A few months ago, our co-founder, Cameron Gill, wondered if we should change the name of The Bullying Revolution to “The Kindness Revolution”. We had already changed our name from “I Stand Against Bullying” because we felt that “standing against” implied an aggressive stance that was often associated with “bullying back” and punishment approaches. We did not want to be perceived that way. He also wondered if the fist in the logo was too aggressive. We discussed this for a while, and decided not to change the name. Cameron didn’t really want to change the name again, or the logo.
We like the juxtaposition of being strong, different and revolutionary, alongside our approach of kindness, compassion and empathy. We love our grungy, street art branding speaking a perhaps unexpectedly gentle message. We like standing out, standing up and standing with, without standing against. The word LOVE reads backwards in the word rEVOLution. The fist is one of solidarity, not of battle. If you look closely, you’ll notice the fist in the logo is separated from the arm at the wrist. The fist image used to be the “I” in our original “I Stand Against Bullying” logo.
While he was always willing to embrace change when new information made old ideas redundant, Cameron was transparent about our journey and our history. He remained open about the foundations of who we are, even as we evolved. The revolution is not a war. It is not a battle. It is simply about creating real change.
The background of the image that accompanies this piece is a photo of a brick wall taken on a recent visit to Alcatraz Island, San Francisco. It is a historic place of human cruelty, resilience and survival, in a city that Cameron loved to visit. The whitewashed brick wall was screaming for some Banksy style stencilling. Cameron loved street art, and he loved to create art in this style, and as soon as I saw this wall, I could see his face on it. The photo, taken a few days after his first brain surgery, staples proud and prominent, grinning like the Cheshire cat and ready to get back to life, felt like the perfect picture to capture his vibrancy and vitality for living well. “Banksying” Cam himself felt like the perfect way to honour him.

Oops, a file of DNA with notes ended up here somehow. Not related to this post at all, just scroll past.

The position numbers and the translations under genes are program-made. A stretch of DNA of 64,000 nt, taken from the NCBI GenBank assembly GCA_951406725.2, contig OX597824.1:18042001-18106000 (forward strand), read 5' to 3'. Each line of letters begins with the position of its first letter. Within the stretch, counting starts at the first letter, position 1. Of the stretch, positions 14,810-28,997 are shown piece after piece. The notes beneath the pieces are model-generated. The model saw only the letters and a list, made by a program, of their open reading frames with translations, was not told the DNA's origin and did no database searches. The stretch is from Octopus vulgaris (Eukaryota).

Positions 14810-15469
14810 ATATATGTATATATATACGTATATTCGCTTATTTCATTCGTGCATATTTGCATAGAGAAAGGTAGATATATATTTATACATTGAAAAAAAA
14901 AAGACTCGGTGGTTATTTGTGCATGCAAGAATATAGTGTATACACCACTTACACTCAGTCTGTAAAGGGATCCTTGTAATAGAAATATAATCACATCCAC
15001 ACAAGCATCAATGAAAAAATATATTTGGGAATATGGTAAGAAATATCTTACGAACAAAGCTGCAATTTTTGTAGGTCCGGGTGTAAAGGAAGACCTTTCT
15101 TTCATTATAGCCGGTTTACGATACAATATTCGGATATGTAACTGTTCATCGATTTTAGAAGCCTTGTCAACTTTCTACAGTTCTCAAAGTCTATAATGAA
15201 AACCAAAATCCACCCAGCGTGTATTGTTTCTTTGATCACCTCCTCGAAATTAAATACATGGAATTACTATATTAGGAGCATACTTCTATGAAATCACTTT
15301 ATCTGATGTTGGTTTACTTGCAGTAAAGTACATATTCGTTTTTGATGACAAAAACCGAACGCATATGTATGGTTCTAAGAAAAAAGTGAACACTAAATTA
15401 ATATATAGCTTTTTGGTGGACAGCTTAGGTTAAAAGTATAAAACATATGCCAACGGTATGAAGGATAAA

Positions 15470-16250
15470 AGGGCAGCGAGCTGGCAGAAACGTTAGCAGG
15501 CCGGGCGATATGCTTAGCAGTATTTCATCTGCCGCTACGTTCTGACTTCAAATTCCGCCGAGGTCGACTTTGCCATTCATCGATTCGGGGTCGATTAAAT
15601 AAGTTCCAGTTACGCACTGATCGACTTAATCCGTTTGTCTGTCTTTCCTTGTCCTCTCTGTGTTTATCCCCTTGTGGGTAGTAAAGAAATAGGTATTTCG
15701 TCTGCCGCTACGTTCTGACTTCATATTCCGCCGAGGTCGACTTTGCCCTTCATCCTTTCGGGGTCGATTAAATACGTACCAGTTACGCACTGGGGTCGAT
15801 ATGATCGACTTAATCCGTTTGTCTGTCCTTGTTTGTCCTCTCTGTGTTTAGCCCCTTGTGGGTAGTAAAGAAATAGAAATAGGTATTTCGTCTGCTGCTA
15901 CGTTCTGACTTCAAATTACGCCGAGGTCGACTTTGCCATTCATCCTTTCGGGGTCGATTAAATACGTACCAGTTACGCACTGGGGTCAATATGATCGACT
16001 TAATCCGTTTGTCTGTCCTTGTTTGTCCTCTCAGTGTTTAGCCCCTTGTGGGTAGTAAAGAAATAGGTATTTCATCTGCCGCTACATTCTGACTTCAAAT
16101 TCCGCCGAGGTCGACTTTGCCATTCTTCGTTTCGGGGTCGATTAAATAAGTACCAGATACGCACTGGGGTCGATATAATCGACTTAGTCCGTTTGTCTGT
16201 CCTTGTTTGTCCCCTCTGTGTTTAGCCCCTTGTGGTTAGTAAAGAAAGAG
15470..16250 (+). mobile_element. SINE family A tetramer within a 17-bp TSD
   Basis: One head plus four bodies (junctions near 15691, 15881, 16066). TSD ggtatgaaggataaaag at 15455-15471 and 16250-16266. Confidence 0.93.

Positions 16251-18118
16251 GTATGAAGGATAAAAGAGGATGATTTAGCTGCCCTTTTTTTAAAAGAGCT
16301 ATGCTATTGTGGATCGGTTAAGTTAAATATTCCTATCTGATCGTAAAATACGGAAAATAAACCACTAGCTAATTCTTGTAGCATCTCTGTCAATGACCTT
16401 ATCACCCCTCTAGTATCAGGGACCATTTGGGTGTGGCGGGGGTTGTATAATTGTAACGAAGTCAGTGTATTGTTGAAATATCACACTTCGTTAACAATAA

Use your time well
I can hear him asking, “Is this the best use of your time?” (It probably wasn’t; I am slow and minimally skilled at graphic design!) and I can hear him reminding me, “Use your time well.” His life and choices serve as a daily reminder that our time here is short, and that we can use it to choose how and when we make our difference in the world. Cameron would not be a fan of me making it “all about him”, but he was a huge fan of keeping it real.
This post is not a eulogy. It is simply a sharing and a reminder of the value of focusing on leading a passionate, meaningful and most importantly, a kind life, and how that can inspire people around us. We are privileged to be able to use the enthusiasm – that he both brought out in us, and also instilled in us – to act to create change. Instead of just feeling that things need to change, we are able to excite and energise others to engage as well. To spark others, and to be sparked is really something. This week, it was the World Anti-bullying Forum. Next week, it will be something else. There are no limits to our opportunities to share a message of kindness with the people we encounter.
The Bullying Revolution is about more than just bullying. It is about approaching everything from a “kindness first” position. Cam believed that kindness was the solution to almost all the world’s problems. (That, and planting trees.) Not just being kind, but being kinder than necessary, kinder than you think is possible, at every chance you get.
What would it take to make kindness the “go to” response to everything, even – Cam would have probably asked, especially – as a response to unkindness? What would it take to stop people responding with surprise, when offered a smile, a kind word, or a helping hand? The number of times this week that we have heard people comment with surprise, “Oh my gosh, that is so kind of you!” is both interesting and kind of sad. We have been at a gathering of people from all around the world who have made it their life’s work to try to understand and eradicate bullying and all forms of unkind behaviour.
Why are people so surprised, especially within this population, when offered a chair at a shared table, when a door is held open for them, when a pen is handed over as they scramble unsuccessfully to find their own? Why are our expectations of fellow humans so low?
The words that form the title of this piece, “Kind thoughts, kind words, kind actions” were not Cameron’s words. They are words that have been spoken and reiterated in many different variations and translations across the globe for centuries. However, the words were a code he absolutely lived by. Seeing less important messages and stories “going viral” every day, he envisioned a kindness virus. What would it take to send kindness viral?
Think with kindness, even when you are angry or hurt. Speak with kindness, even if the words are difficult to say. Kind actions will follow. The work of The Bullying Revolution is indeed about creating a kindness revolution. We won’t be changing who we are. We are Cameron.
The Bullying Revolution.